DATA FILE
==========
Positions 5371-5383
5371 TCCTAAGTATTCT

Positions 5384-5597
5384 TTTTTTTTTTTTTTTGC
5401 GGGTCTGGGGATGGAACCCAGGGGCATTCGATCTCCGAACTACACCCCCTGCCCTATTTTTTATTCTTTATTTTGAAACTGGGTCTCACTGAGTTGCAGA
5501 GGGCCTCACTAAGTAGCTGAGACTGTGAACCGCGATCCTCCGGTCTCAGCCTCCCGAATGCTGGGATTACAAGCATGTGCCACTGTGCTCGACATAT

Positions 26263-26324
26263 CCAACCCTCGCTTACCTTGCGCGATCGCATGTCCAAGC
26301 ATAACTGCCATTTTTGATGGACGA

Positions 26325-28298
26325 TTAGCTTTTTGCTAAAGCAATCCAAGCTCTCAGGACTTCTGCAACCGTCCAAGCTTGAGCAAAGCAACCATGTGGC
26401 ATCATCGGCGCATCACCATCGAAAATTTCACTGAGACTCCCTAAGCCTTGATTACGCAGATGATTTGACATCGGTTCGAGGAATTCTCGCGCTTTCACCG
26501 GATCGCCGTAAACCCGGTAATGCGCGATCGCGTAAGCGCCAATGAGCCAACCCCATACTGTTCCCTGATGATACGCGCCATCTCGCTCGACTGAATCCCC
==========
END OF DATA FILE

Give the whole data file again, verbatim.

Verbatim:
Positions 5371-5383
5371 TCCTAAGTATTCT

Positions 5384-5597
5384 TTTTTTTTTTTTTTTGC
5401 GGGTCTGGGGATGGAACCCAGGGGCATTCGATCTCCGAACTACACCCCCTGCCCTATTTTTTATTCTTTATTTTGAAACTGGGTCTCACTGAGTTGCAGA
5501 GGGCCTCACTAAGTAGCTGAGACTGTGAACCGCGATCCTCCGGTCTCAGCCTCCCGAATGCTGGGATTACAAGCATGTGCCACTGTGCTCGACATAT

Positions 26263-26324
26263 CCAACCCTCGCTTACCTTGCGCGATCGCATGTCCAAGC
26301 ATAACTGCCATTTTTGATGGACGA

Positions 26325-28298
26325 TTAGCTTTTTGCTAAAGCAATCCAAGCTCTCAGGACTTCTGCAACCGTCCAAGCTTGAGCAAAGCAACCATGTGGC
26401 ATCATCGGCGCATCACCATCGAAAATTTCACTGAGACTCCCTAAGCCTTGATTACGCAGATGATTTGACATCGGTTCGAGGAATTCTCGCGCTTTCACCG
26501 GATCGCCGTAAACCCGGTAATGCGCGATCGCGTAAGCGCCAATGAGCCAACCCCATACTGTTCCCTGATGATACGCGCCATCTCGCTCGACTGAATCCCC